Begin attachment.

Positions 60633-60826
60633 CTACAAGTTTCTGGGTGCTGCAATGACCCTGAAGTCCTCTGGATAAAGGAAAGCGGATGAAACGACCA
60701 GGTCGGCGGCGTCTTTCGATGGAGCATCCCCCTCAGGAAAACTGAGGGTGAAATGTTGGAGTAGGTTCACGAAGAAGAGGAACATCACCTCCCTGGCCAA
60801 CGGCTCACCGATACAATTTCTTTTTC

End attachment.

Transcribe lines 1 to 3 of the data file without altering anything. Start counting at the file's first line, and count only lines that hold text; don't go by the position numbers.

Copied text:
Positions 60633-60826
60633 CTACAAGTTTCTGGGTGCTGCAATGACCCTGAAGTCCTCTGGATAAAGGAAAGCGGATGAAACGACCA
60701 GGTCGGCGGCGTCTTTCGATGGAGCATCCCCCTCAGGAAAACTGAGGGTGAAATGTTGGAGTAGGTTCACGAAGAAGAGGAACATCACCTCCCTGGCCAA